Today, S&P Global Ratings published: “How To Say Goodbye To LIBOR Without Creating Market Chaos“.
Just like the nail-biting countdowns of yore (Y2K anyone?) there is a new date to be skittish about: Dec. 31, 2021. After that date, the London Inter Bank Offered Rate (LIBOR)–one of the more popular reference rates to calculate interest payments on a host of financial instruments–will likely disappear. The clock is ticking, and with roughly $400 trillion of financial contracts using LIBOR (cumulative of all major currencies) currently outstanding, the stakes associated with this transition are high.
Working groups across regions have formed, and although many countries have already determined the planned replacement for their local interbank offering rate (IBOR), a slew of issues remain.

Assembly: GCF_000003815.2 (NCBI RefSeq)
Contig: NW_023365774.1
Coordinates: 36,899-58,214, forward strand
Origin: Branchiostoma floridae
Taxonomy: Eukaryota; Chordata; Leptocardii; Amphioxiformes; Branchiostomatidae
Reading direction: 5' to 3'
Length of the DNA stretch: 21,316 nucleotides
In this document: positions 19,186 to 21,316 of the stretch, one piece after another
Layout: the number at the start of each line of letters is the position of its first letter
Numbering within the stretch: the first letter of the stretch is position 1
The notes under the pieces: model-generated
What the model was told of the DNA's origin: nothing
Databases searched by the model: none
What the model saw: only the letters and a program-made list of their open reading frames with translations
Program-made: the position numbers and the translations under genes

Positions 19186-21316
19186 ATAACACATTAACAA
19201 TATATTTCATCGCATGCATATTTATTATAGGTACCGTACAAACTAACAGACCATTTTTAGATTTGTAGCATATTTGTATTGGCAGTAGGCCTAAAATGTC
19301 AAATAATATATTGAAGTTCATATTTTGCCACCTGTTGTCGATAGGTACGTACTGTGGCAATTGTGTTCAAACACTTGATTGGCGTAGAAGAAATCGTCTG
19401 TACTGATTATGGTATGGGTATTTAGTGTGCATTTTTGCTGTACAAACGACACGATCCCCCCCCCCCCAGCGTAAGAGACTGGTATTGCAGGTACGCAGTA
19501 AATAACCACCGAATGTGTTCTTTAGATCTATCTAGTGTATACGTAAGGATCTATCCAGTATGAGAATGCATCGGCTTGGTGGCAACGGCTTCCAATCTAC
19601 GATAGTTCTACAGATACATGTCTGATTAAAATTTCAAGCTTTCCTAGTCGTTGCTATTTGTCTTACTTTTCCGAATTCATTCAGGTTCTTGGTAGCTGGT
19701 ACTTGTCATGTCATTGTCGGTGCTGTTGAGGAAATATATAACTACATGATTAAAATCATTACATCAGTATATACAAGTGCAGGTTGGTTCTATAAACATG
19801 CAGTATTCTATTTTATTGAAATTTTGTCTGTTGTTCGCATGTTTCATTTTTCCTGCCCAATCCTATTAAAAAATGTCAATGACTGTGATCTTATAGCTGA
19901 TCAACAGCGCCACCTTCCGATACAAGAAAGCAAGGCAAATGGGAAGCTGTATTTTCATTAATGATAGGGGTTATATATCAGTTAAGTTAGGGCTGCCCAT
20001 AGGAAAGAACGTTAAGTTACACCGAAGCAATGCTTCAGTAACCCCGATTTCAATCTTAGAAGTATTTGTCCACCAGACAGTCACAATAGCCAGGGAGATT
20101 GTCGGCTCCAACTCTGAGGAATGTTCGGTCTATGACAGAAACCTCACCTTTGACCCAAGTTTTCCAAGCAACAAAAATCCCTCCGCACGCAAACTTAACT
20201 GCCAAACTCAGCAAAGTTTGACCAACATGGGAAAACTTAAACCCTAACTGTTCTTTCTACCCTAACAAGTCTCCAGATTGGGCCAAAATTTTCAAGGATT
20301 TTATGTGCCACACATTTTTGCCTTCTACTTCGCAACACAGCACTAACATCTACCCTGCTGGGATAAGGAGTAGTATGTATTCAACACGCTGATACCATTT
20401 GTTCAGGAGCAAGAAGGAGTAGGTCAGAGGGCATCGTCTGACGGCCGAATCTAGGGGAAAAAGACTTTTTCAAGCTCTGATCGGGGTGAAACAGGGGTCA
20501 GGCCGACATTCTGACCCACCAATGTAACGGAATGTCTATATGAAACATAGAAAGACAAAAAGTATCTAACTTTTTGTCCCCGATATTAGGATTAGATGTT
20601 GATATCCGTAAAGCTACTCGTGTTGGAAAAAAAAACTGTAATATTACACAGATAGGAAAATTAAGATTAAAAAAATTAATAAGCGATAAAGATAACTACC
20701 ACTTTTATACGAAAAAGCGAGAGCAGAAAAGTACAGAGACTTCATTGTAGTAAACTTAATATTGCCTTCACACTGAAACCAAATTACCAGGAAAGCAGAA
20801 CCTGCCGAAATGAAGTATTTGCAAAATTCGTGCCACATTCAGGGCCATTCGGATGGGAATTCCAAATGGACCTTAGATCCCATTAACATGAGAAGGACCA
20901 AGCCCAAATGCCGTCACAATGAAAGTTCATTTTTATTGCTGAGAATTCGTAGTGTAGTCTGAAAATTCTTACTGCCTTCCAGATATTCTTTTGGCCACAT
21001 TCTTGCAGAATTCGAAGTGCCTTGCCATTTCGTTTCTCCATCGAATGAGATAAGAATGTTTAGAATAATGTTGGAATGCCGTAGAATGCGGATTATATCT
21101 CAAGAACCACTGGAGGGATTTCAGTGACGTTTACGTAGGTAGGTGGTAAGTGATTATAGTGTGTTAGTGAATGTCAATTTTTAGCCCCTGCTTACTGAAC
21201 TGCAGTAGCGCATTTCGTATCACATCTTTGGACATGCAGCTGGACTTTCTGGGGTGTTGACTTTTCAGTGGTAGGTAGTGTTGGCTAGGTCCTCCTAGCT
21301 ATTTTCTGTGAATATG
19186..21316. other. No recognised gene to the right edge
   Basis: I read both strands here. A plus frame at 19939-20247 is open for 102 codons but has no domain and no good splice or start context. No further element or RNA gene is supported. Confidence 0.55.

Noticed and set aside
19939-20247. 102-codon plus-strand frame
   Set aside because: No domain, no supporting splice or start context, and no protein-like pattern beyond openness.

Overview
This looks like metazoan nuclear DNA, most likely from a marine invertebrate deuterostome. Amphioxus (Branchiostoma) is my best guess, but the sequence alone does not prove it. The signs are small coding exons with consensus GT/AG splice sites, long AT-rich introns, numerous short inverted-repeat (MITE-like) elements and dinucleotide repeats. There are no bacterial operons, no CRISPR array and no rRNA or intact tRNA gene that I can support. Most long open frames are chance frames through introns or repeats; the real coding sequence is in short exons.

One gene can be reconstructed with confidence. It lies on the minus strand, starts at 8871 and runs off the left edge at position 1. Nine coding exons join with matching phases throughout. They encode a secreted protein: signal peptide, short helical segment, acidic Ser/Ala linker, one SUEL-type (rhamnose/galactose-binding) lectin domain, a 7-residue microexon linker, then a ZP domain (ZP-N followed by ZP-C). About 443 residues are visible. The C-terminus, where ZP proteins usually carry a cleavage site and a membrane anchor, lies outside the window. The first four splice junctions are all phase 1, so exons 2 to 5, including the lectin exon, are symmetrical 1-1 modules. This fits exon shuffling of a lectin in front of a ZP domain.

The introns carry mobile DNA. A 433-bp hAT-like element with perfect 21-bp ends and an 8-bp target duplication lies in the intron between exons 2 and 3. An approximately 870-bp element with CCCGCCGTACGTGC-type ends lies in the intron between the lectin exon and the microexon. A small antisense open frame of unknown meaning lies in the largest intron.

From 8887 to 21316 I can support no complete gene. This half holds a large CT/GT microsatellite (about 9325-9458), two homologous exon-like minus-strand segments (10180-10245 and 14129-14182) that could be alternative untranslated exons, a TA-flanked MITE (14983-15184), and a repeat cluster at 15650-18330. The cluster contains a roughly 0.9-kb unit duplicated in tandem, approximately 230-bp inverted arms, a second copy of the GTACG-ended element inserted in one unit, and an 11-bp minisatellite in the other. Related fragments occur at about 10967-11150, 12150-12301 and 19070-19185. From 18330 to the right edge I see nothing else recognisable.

We believe institutions we rate will need to prepare their transition for the end of LIBOR over the next year and a half. In the Q&A included in our report S&P Global Ratings explains the dynamics of replacing LIBOR, including the operational and credit issues that may arise during the transition.
Below are some of the questions our report answers:
- What is LIBOR, why is it going away after 2021, and and what challenges does that create for financial market players?
- Is there any chance LIBOR will exist beyond 2021?
- What is the trigger for LIBOR’s end?
- How could the change from LIBOR to a new reference rate affect rated banks?
- Which banks are most exposed to transitioning from LIBOR?
- Will S&P Global rate debt tied to reference rates that replace LIBOR?
For further LIBOR related Q&As, read our full report here.
For more on our “LIBOR” research series visit: www.spglobal.com/libor.
To read more of our articles, visit our dedicated Financial Institutions webpage.
If you have any questions please feel free to contact me.
Financial Institutions Ratings